The limited number of available antigen-antibody complex structures is one of the main obstacles in developing and testing of antigenic epitope prediction algorithms. Current prediction algorithms use most or all of the available antigen-antibody complex structures as training data. An independent test set would be valuable to evaluate new prediction algorithms. Here, we compiled 19 proteins with epitope information derived from experimental methods other than crystal structures. With this independent test set, we compared our method with five recently developed algorithms: DiscoTope1.2 [15], PEPITO [16], SEPPA [18], EPITOPIA [19], and EPCES [21]. The mean AUC value of EPSVR was 0.597, and that of the others was 0.567, 0.570, 0.576, 0.579, and 0.586, respectively. Although EPSVR had the best performance, according to the pairwise t-student test, the differences between EPSVR and other servers were not statistically significant (p-value > 0.05), partly due to the small number of testing proteins. When 10% of surface residues were returned as predicted epitopic residues by each server, the accuracy was 24.7%, 17.8%, 15.5%, 17.0%, 17.2%, 18.8% for EPSVR, EPCES, DiscoTope1.2, PEPITO, SEPPA, and EPITOPIA, respectively (Fig. 1). In a random prediction, the accuracy was 11.5% (the mean value of number of epitopic residues/the number of surface residues for the 19 proteins). As a specific example, the antigenic epitope of 1jeq was located on a small C-terminal domain and the connection loop was invisible in the crystal structure. The whole C-terminal domain was ignored by EPITOPIA and its AUC value was set to 0 because it had no prediction for that section at all. Excluding 1jeq, EPITOPIA achieved the best average AUC value of 0.611 for the remaining 18 targets, while EPSVR achieved an accuracy of 0.591 for the same 18 targets. Nevertheless, EPSVR had better prediction results for targets with a relatively high percentage of mapped antigenic residues, which made a significant contribution to the average prediction accuracy. As a result, EPSVR showed overall higher prediction accuracy than EPITOPIA, as shown in Fig. 1.

thumbnailFigure 1. Prediction accuracy of six antigenic epitope prediction servers and meta server on 19 independent testing proteins. (EPITOPIA failed to assign scores to the antigenic residues of protein 1jeq and the prediction accuracy was averaged by the other 18 proteins.)

Meta method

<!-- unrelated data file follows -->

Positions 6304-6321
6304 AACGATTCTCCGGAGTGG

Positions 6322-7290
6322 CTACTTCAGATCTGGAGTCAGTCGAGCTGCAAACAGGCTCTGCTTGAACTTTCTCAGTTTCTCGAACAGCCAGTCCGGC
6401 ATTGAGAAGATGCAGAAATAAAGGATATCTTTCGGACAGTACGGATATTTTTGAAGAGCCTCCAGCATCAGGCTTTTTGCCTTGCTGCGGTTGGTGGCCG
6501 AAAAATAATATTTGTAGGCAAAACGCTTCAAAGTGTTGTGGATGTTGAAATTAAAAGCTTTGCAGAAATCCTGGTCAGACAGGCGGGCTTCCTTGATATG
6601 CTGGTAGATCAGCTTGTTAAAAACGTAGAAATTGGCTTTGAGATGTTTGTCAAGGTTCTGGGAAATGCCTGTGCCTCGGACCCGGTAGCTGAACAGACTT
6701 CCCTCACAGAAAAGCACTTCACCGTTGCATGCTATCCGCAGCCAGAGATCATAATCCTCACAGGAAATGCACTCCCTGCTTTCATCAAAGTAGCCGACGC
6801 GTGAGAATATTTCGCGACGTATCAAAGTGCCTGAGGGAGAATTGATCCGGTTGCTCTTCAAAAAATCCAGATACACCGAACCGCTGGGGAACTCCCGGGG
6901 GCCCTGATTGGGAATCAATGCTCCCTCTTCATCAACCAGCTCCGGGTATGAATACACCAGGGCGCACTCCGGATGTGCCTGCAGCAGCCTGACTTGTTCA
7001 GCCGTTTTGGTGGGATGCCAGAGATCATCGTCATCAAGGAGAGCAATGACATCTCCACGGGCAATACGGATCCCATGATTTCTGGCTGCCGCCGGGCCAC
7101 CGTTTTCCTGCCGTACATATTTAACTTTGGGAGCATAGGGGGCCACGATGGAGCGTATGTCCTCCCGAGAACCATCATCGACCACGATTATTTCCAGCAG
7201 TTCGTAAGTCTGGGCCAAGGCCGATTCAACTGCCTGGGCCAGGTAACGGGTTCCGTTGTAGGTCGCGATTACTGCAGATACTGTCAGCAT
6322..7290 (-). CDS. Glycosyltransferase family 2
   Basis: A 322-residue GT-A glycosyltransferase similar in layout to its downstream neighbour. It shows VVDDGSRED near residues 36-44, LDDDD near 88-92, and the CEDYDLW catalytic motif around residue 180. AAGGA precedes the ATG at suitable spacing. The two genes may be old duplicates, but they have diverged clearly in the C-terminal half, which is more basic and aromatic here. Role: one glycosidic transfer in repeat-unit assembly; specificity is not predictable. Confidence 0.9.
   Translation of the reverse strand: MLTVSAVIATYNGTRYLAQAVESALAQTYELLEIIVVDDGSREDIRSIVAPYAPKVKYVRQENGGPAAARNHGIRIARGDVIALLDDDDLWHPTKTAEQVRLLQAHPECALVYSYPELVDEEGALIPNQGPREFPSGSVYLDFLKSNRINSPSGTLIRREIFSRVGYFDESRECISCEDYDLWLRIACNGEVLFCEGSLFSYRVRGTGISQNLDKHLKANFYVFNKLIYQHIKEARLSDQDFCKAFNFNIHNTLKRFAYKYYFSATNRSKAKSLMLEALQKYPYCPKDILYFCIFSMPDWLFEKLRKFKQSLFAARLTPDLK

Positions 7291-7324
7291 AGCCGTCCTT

As shown above, the prediction accuracy of the different methods decreased in the order of EPSVR, EPCES, EPITOPIA, SEPPA, PEPITO, and Discotope1.2. For the meta server, the basic idea was that a surface residue is predicted as an epitopic residue if two or more single servers voted for it. In this naive sense, the mean AUC values of the 19 testing proteins was calculated to be 0.562, 0.618, 0.627, 0.621, and 0.612 predicted by the top 2, 3, 4, 5, and 6 servers, respectively. To adopt a more sophisticated strategy, the top 25% of surface residues were returned as predicted epitopic residues by EPSVR, EPCES, and EPITOPIA. When the number of the predicted residues was increased from 25% to 50%, from 50% to 75%, and from 75% to 100%, SEPPA, PEPITO, and Discotope1.2 were, respectively, included in the voting. For example, the new antigenic residues predicted by EPSVR, EPCES, EPITOPIA, and SEPPA were added to the top 25% residues predicted by EPSVR, EPCES, and EPITOPIA. The prediction started with 1% of the surface residues for each of the four servers and increased in steps of 1% until 50% of surface residues were predicted as antigenic residues. Then we added PEPITO and used five servers to predict the top 50%~75% surface residues and so on. With this method, we achieved a mean AUC value of 0.638, which is higher than all single servers, especially, Discotope1.2 and PEPITO (p-value < 0.05). The reason that we used this strategy to integrate the various predictions results from our finding that a single server had better prediction accuracy when only a small fraction of the surface residues were predicted as epitopic residues (Fig. 1). If 50% of surface residues, for example, were predicted as epitopic residues by the meta server, the prediction accuracy was 14.4% for the meta server with a voting set including EPSVR, EPCES, and EPITOPIA, where each server output the top 51% surface residues as candidates of antigenic residues. As a comparison, the prediction accuracy was slightly higher (15.3%), if the meta server also returned 50% of the surface residues as eptitopic residues, but got votes for those returned residues from all of the six servers, where each server output their own top 32% surface residues as candidates of epitopic residues. This approach can be summarized in the following pseudo-code: